total : 4 (win) +6 (2nd) +3 (3rd) and with that they will still be late of 8pts. Well 4+6+3= 13 You can’t mark 13 times with 2 cars! so it will be 12 results max. As a consequence that is going to cost them 6 points mini. Total loss =8+6 = 14 pts.

    Even with God in the car they cannot do better that still being late of 14 points compared to last year.

    That is not statistics it’s arithmetics ;-)

    Can talk about wet brake set-up this is NOT going to change the facts…

  6. Ooops sorry I didn’t finish.
    OK they could have 6 wins (yes Ferrari is going to sleep in their garage ;-). Fine but then they’ve got to substract the points from the 2 third places (as you can achieve only 12 results in 6 races. so +20 (2 wins) – 12(2 x 3rd) = 8 more points so still 6 points behind last year after 12 races.
    This is why I am saying they won’t be back in points before the 3rd part of the season….

  7. Any word of Kimi getting a penalty?

  8. I sincerely hope you are not waiting for Kimi to receive a penalty for colliding with Sutil, Alonso had more control over the race incident he caused frankly…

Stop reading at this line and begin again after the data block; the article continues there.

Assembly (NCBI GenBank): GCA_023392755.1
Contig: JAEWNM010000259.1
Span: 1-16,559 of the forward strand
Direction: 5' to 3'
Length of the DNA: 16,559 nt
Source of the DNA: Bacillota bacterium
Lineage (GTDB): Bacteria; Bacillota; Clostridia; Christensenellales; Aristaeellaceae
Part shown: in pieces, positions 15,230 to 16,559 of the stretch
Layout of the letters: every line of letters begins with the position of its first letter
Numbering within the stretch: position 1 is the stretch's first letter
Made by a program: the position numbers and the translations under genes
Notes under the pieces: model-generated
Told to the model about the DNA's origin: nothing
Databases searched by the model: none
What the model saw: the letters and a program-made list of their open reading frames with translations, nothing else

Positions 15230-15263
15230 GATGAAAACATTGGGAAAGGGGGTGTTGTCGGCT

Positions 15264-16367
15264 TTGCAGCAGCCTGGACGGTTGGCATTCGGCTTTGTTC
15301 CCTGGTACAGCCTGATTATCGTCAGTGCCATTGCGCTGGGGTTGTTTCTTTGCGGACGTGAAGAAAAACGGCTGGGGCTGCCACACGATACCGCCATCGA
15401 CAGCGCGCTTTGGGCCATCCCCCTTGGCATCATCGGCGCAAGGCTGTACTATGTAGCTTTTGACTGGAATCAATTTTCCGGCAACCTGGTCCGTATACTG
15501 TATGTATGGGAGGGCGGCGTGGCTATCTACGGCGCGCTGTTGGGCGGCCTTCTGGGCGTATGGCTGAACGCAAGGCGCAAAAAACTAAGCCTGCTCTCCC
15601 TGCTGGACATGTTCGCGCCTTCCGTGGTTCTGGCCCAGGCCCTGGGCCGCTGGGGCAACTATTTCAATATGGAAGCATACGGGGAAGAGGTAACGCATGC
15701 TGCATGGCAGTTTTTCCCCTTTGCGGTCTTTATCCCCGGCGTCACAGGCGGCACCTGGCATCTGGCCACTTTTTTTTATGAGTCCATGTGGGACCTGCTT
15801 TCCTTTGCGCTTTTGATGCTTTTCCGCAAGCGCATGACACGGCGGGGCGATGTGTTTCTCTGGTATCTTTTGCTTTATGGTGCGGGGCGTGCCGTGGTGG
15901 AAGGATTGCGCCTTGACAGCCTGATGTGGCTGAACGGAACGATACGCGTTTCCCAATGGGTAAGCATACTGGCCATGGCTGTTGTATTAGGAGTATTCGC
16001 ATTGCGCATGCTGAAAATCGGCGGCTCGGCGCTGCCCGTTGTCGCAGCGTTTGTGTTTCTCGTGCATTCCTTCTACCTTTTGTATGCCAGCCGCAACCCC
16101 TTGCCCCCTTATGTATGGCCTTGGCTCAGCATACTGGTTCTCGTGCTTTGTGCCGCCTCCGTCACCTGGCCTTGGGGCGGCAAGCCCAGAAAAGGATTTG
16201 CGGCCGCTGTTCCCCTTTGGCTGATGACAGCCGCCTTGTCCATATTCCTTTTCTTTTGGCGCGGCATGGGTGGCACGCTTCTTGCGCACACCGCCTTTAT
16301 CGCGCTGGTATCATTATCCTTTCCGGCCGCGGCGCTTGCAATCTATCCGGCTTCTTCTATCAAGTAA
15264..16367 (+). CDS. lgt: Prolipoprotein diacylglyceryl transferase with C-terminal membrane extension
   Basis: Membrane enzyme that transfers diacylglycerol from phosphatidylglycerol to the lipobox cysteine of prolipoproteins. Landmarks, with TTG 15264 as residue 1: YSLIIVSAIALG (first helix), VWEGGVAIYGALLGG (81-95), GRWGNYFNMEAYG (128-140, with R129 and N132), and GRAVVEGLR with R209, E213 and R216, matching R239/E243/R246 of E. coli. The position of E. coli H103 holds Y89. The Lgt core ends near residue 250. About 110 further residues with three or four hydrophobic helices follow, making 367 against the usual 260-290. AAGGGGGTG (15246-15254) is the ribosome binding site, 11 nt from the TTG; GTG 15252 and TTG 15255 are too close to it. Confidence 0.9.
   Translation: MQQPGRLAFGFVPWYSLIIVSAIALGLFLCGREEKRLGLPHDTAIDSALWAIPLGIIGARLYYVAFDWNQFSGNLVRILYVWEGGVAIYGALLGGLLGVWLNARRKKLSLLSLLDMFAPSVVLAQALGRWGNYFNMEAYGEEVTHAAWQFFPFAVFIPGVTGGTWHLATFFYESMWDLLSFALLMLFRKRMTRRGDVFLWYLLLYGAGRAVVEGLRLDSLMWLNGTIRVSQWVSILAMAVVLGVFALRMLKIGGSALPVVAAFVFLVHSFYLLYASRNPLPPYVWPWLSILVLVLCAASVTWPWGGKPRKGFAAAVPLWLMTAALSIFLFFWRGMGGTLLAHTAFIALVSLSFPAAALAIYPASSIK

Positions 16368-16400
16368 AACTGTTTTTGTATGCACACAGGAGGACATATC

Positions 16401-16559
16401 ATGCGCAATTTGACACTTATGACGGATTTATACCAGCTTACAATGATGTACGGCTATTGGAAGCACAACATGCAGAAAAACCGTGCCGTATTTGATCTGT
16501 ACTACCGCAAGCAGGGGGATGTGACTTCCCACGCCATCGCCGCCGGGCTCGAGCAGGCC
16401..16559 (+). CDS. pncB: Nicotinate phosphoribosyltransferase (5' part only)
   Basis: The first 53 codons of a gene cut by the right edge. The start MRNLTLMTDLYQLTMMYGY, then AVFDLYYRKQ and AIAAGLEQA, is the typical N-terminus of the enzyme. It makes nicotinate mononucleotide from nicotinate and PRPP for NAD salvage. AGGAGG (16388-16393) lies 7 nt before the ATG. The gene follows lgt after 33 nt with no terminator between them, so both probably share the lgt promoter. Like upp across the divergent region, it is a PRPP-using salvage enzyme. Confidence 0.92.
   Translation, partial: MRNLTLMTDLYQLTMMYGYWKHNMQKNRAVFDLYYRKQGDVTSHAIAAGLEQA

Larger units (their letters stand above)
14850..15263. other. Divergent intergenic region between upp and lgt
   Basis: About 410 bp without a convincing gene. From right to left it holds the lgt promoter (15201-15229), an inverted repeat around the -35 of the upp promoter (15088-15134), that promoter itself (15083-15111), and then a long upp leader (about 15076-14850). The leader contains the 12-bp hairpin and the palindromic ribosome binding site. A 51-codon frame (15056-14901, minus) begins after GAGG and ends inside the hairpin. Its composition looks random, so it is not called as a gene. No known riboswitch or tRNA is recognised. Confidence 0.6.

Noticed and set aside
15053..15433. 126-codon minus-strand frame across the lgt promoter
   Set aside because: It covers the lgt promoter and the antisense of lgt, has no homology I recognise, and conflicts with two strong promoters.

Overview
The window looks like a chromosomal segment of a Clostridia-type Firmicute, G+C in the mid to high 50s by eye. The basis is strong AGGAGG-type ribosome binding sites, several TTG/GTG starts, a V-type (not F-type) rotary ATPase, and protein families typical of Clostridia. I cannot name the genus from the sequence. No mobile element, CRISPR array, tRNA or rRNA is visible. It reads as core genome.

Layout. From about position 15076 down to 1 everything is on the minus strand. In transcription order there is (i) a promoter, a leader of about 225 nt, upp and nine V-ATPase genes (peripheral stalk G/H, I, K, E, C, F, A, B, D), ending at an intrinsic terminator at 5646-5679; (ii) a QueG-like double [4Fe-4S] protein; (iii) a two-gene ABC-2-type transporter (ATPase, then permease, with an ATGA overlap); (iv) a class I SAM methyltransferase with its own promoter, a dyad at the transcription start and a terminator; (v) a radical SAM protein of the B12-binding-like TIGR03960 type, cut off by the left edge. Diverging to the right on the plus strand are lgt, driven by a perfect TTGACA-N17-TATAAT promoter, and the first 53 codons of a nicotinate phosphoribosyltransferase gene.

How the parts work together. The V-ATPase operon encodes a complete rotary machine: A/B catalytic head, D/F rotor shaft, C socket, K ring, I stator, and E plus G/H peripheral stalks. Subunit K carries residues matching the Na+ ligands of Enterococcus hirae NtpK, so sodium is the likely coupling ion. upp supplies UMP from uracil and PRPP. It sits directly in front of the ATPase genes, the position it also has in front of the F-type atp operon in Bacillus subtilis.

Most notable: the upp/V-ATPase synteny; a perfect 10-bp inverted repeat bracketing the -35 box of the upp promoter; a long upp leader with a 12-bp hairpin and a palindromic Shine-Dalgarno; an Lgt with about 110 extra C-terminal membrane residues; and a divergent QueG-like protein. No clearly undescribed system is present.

9. Raikkonen just crashed, if he hadn’t have hit Sutil he’d have hit the wall or something, you can’t punish someone for that.

  10. Sav – very useful information, thanks.

  11. Agreed. Just an unfortunate error certainly not punishable. Blimey, losing the lead in the championship, he probably feels as punishment enough.

  12. Santigao: “I know that statistics are there to be broken, but i heard somewhere that only three times the winner in Monaco won the championship.”

    Yes 3 times in the last 10 years, before that I am not sure but there have been plenty more times but yeah, the race is not the best indicator.

  13. Ferrari still has the edge… but Lewis didn’t get victory just because Ferrari made mistakes.